Fruitful workers invite others to join them through committed intersession for themselves and the people they are engaging. They recognize that this can be as important as inviting people to join the team that lives in the host culture.
This fruitful practice is not about the worker’s personal prayer life or about praying for particular Muslim friends,3 rather it concerns mobilizing prayer and prayer networks on behalf of the whole society. Our survey data demonstrates the importance of this activity. When we asked participants at the GTFP conference in Thailand to rate the importance of mobilizing for “extensive, intentional, and focused prayer (i.e., a large number of intercessors over a long period of time),”the vast majority rated it “very important” (GTFP, Database, 2007).
Thus, the cross-cultural workers who participated in our study clearly placed a high value on the practice of mobilizing prayer. However, the relationship between the way a worker rates this activity and its fruitfulness is not as clear. In fact, a significant, but inverted, correlation exists between a worker’s rating of this variable and fruitfulness. Our data showed that those who rated this practice as “important” were almost twice as likely to have planted multiple churches as those who rated it as “very important” (GTFP, Database, 2007).
In other words, we have a bit of a dilemma here. While it is clearly a Fruitful Practice to mobilize international prayer networks, the time a field worker spends doing so might be better spent actively engaging CP work. Our research does not offer conclusive answers to this, but this finding at least hints at the importance of partnerships between active field workers and mobilizers at home, each doing what they are better positioned to do. However, we will do well to remember something members of our research team have noted elsewhere, “We must do more than pray, but it is unlikely that we will produce lasting fruit without praying.”
All the Fruitful Practices related to Society:
Society 1: Fruitful workers communicate respect by behaving in culturally appropriate ways.
A worker’s attitude toward the host culture sends powerful messages. Fruitful workers behave in culturally appropriate ways in major cultural domains such as clothing and food, and especially in regards to hospitality. The key is sensitivity to the local setting, not necessarily whole-hearted adoption of local practice.
Society 2: Fruitful workers address tangible needs in their community as an expression of the gospel.
Good deeds often help workers gain a good reputation in the host community. Fruitful workers make clear that their good deeds are an expression of the gospel; otherwise, local people may assume that the worker is simply a good person or is trying to earn religious merit.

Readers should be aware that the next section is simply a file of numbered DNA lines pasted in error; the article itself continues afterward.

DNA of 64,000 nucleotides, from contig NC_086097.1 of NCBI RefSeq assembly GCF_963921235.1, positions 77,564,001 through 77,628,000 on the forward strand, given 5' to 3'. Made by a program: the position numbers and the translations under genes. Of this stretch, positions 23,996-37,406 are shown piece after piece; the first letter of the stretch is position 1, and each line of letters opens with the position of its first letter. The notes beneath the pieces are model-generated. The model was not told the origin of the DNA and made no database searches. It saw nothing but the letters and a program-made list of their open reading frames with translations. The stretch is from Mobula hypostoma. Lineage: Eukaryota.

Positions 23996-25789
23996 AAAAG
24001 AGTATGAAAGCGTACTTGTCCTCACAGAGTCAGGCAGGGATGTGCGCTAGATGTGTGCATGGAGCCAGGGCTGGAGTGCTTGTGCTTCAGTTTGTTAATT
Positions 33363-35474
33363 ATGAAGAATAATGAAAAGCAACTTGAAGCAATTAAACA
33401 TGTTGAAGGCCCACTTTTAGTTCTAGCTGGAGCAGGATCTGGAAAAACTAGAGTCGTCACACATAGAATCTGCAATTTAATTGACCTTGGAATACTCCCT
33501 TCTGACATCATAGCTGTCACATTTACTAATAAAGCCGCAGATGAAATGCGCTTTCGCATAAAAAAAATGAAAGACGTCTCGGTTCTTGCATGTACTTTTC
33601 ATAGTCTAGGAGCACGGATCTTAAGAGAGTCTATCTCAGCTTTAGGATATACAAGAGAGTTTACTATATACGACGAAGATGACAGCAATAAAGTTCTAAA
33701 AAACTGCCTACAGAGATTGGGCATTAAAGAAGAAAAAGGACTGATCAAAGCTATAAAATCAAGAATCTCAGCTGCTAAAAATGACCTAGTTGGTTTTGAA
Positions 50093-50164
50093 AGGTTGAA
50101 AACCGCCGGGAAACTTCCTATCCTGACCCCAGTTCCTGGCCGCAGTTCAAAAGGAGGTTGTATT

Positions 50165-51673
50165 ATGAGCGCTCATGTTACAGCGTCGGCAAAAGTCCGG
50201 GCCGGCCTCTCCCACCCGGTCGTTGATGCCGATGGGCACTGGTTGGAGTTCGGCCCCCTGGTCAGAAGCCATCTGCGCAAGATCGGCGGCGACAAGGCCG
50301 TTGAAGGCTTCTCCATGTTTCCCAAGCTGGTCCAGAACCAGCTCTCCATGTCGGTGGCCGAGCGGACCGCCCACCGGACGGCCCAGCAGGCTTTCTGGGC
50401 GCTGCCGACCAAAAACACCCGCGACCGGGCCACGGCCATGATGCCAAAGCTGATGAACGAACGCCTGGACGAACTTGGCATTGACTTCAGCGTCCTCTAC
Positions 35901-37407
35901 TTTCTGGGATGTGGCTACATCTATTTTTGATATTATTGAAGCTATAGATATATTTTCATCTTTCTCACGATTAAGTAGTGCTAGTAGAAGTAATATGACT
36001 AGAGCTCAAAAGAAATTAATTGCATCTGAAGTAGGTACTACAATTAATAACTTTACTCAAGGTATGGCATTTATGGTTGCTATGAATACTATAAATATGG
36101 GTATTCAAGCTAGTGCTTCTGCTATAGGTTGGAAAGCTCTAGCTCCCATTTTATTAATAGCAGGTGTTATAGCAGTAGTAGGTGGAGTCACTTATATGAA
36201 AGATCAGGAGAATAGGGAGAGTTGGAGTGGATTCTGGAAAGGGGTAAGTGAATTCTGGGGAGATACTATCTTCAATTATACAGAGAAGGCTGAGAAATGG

Society 3: Fruitful workers relate to people in ways that respect gender roles in the local culture.
Gender roles, and the taboos associated with them, are potent issues in the Muslim world. While maintaining a biblical perspective on these issues, fruitful workers strive to understand gender roles in their local context and demonstrate respect for these social norms.
Society 4: Fruitful workers mobilize extensive, intentional, and focused prayer.
Fruitful workers invite others to join them through committed intercession for themselves and the people they are engaging. They recognize that this can be as important as inviting people to join the team that lives in the host culture.
Society 5: Fruitful workers pursue language proficiency
Workers who are able to freely and clearly communicate in their host language(s) are much more likely to be fruitful. Fruitful workers carefully consider questions concerning language choice, such as whether to use heart or trade language, sacred or secular language. By learning language, they also gain a deeper understanding of culture, making language proficiency fruitful across a number of different dimensions.
Society 6: Fruitful workers take advantage of pre-field and on-field research to shape their ministry.
Fruitful ministry is shaped by many different streams of information, including ethnography, linguistics, and history. Workers who conduct research or actively reflect on the research of others are more fruitful than those who base their ministries on preconceived ideas or the patterns of ministry in their sending countries.
Society 7: Fruitful workers build positive relationships with local leaders
By sensitively and carefully relating to local authorities, including non-Christian religious figures, workers gain respect and good standing in their host community. Those who are intentional about choosing their relationships with local leaders are more likely to be fruitful.